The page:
We arrive at Power Park pool and no one is there yet, so we go away to sit under the bungee towers, and come back to find the pool full. A spreading puddle of water outside the admin office is being addressed with brooms by all the lifeguards: they are expecting us from our earlier visit, and are so welcoming. I get the feeling from our first encounter with the attendant to the moment we leave that all the pool staff ‘own’ the pool, rather than simply guarding it as officials answerable to an aquatic bureaucracy.
Big jokes and jolliness, us insisting we pay – the payment to be in the space. We’re welcomed as if into a home. And the pool on its fibrecrete-ringed plot, feels like a pool in a big private backyard – little bits of lawn; trees leaning over the wall; the two, big thatched pool shelters, one on the long side of the pool, one on the short but deep-end side.
The changing room is brick, small and smelling powerfully of a pile of fresh urinal cakes near the entrance. Three young girls are changing. Much excitement. The pool is clear, blue, slightly less than 25 metres and brilliant in the morning sun. As with nearly all of the pools we’ve been to, the bathers crowd the shallow end. Mainly children under 12, some older. Dive bombs coming from the side. The pool shelves deeply at the deep end.
It feels an easy 20 laps, and the morning’s journey to get to the swim – via the Orlando West swimming pool, with the bungee detour to wait for the Power Park pool to fill up – makes it an earned reward. Like a rock pool at the end of a hike. I think of the Orlando Dam on the other side of the towers and the canoeing club that rows there. These two bodies of water close together – the more open dam; the contained pool – and their different activities: swimming and boating.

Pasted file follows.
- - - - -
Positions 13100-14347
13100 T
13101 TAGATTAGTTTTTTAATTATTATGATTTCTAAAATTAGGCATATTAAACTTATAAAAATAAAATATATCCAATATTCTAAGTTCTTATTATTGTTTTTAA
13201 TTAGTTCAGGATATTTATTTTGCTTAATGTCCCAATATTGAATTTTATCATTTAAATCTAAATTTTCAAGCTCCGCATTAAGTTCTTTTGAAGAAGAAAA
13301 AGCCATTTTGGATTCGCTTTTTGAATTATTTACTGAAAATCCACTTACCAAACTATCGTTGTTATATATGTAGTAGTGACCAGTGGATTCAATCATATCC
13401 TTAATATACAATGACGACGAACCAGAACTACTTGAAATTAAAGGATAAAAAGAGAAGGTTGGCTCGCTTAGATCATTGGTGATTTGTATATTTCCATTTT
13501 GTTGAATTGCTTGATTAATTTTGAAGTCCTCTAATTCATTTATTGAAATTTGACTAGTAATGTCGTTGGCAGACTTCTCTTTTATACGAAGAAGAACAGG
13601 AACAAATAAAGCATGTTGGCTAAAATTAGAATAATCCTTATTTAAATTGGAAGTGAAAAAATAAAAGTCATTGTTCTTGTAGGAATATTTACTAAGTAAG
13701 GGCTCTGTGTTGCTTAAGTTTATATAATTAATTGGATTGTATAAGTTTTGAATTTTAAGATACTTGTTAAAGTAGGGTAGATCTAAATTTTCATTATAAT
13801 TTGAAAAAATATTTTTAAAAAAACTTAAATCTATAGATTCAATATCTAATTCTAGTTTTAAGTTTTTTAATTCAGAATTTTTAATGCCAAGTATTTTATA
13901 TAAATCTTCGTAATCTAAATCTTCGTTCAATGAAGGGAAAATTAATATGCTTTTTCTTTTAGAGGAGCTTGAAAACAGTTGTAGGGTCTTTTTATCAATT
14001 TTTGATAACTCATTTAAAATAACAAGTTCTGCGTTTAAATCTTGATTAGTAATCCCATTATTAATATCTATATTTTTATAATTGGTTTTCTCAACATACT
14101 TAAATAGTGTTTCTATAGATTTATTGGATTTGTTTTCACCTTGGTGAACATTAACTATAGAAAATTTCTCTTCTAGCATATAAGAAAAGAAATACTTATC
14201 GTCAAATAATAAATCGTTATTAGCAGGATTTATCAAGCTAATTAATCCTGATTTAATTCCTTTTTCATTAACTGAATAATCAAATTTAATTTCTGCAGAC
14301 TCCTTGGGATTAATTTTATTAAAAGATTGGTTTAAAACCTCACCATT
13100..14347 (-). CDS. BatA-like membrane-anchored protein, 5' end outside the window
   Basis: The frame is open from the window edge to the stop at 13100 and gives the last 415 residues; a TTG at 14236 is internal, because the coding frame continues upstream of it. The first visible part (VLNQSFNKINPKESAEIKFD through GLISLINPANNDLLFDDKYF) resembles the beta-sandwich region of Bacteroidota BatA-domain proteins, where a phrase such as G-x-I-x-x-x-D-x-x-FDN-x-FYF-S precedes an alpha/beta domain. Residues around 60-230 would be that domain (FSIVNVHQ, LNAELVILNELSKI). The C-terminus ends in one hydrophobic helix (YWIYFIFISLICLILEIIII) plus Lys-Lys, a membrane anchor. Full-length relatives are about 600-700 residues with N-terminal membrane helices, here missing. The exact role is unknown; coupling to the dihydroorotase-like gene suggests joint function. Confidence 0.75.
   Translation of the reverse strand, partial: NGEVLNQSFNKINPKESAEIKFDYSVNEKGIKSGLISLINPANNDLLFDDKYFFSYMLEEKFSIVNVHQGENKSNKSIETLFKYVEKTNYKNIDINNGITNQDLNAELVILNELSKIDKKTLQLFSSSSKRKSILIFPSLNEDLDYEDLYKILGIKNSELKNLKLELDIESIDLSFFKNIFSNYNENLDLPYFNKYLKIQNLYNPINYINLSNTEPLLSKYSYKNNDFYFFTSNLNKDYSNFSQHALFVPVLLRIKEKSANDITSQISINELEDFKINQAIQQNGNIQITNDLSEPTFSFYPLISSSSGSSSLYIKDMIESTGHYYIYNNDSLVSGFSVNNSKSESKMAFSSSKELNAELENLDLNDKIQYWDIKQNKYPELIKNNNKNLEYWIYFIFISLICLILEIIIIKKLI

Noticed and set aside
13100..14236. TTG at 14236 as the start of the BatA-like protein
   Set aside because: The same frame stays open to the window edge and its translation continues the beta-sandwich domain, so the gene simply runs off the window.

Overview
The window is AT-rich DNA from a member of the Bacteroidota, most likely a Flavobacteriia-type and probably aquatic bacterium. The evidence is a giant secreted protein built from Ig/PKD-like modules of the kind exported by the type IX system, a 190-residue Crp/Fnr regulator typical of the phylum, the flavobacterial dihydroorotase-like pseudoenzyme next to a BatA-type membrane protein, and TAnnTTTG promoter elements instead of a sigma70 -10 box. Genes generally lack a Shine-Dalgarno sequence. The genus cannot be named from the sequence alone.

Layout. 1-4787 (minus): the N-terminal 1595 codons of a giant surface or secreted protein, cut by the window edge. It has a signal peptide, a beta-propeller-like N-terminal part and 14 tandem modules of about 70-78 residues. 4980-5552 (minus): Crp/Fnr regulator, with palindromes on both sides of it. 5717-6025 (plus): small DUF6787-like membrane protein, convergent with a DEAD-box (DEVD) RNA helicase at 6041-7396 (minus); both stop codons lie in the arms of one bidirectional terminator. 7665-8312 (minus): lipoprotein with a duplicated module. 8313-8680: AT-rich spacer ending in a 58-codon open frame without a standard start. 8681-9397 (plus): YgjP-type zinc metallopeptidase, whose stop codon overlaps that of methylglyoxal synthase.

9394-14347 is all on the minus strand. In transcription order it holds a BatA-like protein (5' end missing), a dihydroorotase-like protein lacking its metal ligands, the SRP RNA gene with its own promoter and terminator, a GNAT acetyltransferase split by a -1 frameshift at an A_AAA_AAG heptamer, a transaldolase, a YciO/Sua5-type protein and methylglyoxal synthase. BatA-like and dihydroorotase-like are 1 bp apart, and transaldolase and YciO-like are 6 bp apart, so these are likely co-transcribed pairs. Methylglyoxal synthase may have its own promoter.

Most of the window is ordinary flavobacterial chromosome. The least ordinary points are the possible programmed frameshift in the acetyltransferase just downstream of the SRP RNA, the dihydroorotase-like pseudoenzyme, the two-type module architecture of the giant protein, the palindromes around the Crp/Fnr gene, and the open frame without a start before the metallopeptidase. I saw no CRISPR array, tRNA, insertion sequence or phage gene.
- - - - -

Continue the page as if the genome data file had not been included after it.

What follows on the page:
I get out and change. Gail, Ang, Heather and Frank are all either deep in verbal conversations with the pool-goers or ones through their camera lenses. There’s a short, roofed bench opposite the thatched shelter, set back on the other side. I sit there to watch the scene and wait for the others to finish. The bench is like a bus stop for the pool. Waiting for the impulse to jump in, shaded to watch the swimmers in the water.
The Power Park swimming pool can be found on Sheffield Road, which is just off Chris Hani Road, close to Chris Hani Baragwanath Hospital (which, incidentally, is the third largest hospital in the world). Power Park pool doesn’t come up on Google maps. I don’t know how much it costs to get in as the lifeguards insisted we didn’t pay an entrance fee.
Main header image: 2Summers